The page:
1. Welfare benefits claimants are a particularly vulnerable cohort of people (particularly those applying for disability benefits) and often consider not challenging decisions because of the stress and complexity of navigating through the process without legal advice; reducing their ability to get access to justice.  Further, our members note that the inability for claimants to access the benefits that they are entitled to, has a wider financial impact and can affect other ‘passport’ benefits i.e. if some benefits are withdrawn, so are the others.  This can lead to debt, homelessness, the need for food banks etc.  It can also lead to the deterioration of applicants physical and mental health.  This case study from one of our members, Z2K, shows how their advice and support was vital in helping their client seek justice.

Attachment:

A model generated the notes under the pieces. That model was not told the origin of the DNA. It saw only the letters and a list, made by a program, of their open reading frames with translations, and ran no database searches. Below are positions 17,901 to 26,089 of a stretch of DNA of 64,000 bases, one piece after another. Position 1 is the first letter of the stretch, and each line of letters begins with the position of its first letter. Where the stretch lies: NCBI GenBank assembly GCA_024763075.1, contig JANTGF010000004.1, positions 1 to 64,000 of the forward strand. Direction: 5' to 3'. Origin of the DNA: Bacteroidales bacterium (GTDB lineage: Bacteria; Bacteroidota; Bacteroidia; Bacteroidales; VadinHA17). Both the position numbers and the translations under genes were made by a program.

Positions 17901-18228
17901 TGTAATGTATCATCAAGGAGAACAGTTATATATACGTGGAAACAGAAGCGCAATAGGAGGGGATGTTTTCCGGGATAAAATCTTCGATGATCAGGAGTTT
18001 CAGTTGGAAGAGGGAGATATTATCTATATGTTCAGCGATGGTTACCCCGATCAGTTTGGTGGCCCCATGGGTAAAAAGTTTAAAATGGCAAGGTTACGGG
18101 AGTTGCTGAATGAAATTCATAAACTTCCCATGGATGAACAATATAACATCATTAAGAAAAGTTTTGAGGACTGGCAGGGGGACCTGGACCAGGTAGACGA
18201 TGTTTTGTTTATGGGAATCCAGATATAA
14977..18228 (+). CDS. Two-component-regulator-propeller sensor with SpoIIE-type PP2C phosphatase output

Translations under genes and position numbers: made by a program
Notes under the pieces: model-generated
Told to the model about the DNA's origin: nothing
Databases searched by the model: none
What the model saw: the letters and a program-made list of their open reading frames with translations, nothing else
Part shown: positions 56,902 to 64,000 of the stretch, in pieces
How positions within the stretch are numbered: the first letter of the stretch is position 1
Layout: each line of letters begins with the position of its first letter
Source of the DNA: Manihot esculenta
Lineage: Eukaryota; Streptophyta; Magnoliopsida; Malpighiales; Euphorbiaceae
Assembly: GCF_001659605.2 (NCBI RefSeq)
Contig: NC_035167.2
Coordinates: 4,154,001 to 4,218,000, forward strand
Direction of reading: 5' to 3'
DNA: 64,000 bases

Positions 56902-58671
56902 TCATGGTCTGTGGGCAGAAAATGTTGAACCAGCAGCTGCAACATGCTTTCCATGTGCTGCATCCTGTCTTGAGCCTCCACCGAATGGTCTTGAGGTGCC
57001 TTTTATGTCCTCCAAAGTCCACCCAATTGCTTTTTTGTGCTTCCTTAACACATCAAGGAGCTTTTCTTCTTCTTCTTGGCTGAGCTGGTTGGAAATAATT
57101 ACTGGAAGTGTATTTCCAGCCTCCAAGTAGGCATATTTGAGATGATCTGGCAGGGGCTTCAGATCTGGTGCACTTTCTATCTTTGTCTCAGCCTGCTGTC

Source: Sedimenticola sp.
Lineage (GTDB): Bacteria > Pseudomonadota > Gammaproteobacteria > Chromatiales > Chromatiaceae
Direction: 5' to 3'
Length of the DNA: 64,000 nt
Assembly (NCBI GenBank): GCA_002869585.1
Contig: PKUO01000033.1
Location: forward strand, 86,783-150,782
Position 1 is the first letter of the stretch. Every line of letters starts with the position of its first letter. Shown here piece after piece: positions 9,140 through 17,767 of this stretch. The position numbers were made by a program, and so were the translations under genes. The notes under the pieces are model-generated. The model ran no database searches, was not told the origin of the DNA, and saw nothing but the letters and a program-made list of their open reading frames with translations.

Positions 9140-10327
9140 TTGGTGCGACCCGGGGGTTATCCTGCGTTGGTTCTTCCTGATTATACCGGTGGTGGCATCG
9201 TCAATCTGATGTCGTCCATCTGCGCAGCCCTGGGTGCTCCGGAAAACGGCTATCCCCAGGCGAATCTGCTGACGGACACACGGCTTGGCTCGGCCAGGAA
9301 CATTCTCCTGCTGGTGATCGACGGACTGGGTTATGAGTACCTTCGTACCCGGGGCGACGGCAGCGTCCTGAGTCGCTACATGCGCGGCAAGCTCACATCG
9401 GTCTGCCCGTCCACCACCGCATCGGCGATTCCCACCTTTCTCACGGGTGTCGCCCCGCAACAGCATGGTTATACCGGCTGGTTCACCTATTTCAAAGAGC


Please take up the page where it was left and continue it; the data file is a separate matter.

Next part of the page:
1. Had Malik not received assistance from Z2K, he would have had extreme difficulties in challenging the decisions on the benefits he was entitled to.  The knock-on effect of not receiving his ESA, meant that his housing benefit had been stopped and the resultant lack of income led to him being in arrears for his water bill.  Z2K were able to organise other assistance through their ‘wrap around service’ to help Malik access food vouchers and financial support while he awaited the outcome of his appeal.  Further evidence that benefits intersect and that there is a knock-on effect when one benefit is denied is provided in Citizens Advice data (2018) which shows that 38% of ESA claimants had an issue with PIP, 17% with housing and 12% with council tax[9]